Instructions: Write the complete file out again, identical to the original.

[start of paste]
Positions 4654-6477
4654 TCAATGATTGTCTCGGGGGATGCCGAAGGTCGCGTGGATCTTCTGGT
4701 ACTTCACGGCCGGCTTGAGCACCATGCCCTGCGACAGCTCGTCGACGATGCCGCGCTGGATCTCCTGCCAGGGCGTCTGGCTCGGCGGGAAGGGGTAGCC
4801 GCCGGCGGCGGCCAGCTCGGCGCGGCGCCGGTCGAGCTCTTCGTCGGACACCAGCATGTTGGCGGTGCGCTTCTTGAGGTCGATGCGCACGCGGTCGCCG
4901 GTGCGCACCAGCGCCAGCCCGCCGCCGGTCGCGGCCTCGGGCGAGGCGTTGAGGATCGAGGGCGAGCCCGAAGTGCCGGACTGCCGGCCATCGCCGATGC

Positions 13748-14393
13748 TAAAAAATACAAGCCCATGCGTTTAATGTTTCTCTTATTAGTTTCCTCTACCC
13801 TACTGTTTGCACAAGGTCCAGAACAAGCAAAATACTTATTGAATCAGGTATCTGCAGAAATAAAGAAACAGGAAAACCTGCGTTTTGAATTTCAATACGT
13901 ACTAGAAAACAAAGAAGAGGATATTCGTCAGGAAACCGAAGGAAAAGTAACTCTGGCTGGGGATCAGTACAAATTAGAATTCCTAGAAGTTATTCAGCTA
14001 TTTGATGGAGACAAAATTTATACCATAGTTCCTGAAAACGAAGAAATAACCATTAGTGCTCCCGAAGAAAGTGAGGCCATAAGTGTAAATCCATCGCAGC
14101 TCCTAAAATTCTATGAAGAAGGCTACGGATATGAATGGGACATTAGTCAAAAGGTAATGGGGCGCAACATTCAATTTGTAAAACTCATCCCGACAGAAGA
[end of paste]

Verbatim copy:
Positions 4654-6477
4654 TCAATGATTGTCTCGGGGGATGCCGAAGGTCGCGTGGATCTTCTGGT
4701 ACTTCACGGCCGGCTTGAGCACCATGCCCTGCGACAGCTCGTCGACGATGCCGCGCTGGATCTCCTGCCAGGGCGTCTGGCTCGGCGGGAAGGGGTAGCC
4801 GCCGGCGGCGGCCAGCTCGGCGCGGCGCCGGTCGAGCTCTTCGTCGGACACCAGCATGTTGGCGGTGCGCTTCTTGAGGTCGATGCGCACGCGGTCGCCG
4901 GTGCGCACCAGCGCCAGCCCGCCGCCGGTCGCGGCCTCGGGCGAGGCGTTGAGGATCGAGGGCGAGCCCGAAGTGCCGGACTGCCGGCCATCGCCGATGC

Positions 13748-14393
13748 TAAAAAATACAAGCCCATGCGTTTAATGTTTCTCTTATTAGTTTCCTCTACCC
13801 TACTGTTTGCACAAGGTCCAGAACAAGCAAAATACTTATTGAATCAGGTATCTGCAGAAATAAAGAAACAGGAAAACCTGCGTTTTGAATTTCAATACGT
13901 ACTAGAAAACAAAGAAGAGGATATTCGTCAGGAAACCGAAGGAAAAGTAACTCTGGCTGGGGATCAGTACAAATTAGAATTCCTAGAAGTTATTCAGCTA
14001 TTTGATGGAGACAAAATTTATACCATAGTTCCTGAAAACGAAGAAATAACCATTAGTGCTCCCGAAGAAAGTGAGGCCATAAGTGTAAATCCATCGCAGC
14101 TCCTAAAATTCTATGAAGAAGGCTACGGATATGAATGGGACATTAGTCAAAAGGTAATGGGGCGCAACATTCAATTTGTAAAACTCATCCCGACAGAAGA